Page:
• Of the 45 patients who completed eight cycles of treatment, 6 patients were converted to complete remission with combination therapy. There were two progression-free survival events, one relapse at 15 months, and one Pneumocystis jirovecii pneumonia–related death after prophylaxis.
  • The estimated 18-month progression-free survival and overall survival in all patients were 95% and 98%, respectively.

Clinical Implications: Therapy with two agents, brentuximab vedotin and nivolumab after auto-HCT, appears to be a promising approach to prevent relapse in relapsed and refractory high-risk classic Hodgkin lymphoma. However, the planned eight cycles were successfully completed in 49% of patients. Peripheral neuropathy and neutropenia were common and remain a concern. Nivolumab plus brentuximab vedotin was generally tolerable, although immune-related adverse events were observed more frequently compared with when these drugs are given in the pretransplant setting.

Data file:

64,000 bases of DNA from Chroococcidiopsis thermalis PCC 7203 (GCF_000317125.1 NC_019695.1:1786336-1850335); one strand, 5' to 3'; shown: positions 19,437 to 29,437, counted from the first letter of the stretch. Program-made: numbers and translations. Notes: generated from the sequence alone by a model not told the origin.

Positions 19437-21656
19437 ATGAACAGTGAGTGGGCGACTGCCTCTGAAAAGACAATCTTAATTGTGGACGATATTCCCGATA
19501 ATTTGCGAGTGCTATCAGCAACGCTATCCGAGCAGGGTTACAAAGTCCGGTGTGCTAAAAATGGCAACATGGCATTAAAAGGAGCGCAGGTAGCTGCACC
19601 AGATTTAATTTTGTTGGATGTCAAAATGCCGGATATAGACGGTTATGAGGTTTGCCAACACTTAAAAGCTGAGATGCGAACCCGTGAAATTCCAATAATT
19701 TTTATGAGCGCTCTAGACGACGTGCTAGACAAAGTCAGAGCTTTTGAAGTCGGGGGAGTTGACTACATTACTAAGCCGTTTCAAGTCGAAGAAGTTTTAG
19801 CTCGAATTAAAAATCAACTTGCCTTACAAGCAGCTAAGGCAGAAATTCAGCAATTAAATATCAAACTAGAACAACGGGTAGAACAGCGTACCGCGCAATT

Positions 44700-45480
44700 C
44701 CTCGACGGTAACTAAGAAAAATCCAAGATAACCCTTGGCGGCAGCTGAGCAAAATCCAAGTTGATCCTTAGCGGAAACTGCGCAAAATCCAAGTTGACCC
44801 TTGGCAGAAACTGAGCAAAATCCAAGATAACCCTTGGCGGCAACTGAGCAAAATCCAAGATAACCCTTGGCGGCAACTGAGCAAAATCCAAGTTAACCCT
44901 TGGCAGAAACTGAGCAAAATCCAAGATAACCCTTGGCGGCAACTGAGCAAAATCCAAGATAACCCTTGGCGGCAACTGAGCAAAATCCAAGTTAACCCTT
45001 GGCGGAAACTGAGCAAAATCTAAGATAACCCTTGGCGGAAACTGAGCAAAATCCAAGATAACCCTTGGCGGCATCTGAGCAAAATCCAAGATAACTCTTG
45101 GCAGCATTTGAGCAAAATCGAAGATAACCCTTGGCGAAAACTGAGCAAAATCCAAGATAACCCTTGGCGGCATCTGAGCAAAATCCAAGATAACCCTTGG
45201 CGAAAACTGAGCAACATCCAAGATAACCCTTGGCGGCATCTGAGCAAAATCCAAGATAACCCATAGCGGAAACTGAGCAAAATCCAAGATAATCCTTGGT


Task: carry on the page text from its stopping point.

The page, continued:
Dr. Abutalib is Associate Director of the Hematology and BMT/Cellular Therapy Programs and Director of the Clinical Apheresis Program at the Cancer Treatment Centers of America, Zion, Illinois; Associate Professor at Rosalind Franklin University of Medicine and Science; and Founder of the journal Advances in Cell and Gene Therapy. Dr. Vose is the Neumann M. and Mildred E. Harris Professor and Chief of the Division of Oncology/Hematology at the Buffett Cancer Center, University of Nebraska Medical Center, Omaha.

DISCLOSURE: Dr. Abutalib has served on the advisory board for ­AstraZeneca. Dr. Vose has received research support from AstraZeneca, BMS, Incyte, Kite Pharma, Novartis, Seattle Genetics, Loxo, and Epizyme and has received honoraria for consulting from AbbVie, Vaniam Group, Janssen/Pharmacyclics, Kite Pharma, AstraZeneca, Verastem, Miltenyi, Loxo, Allogene, Celgene, Roche, Genentech, Karyopharm, and MorphoSys.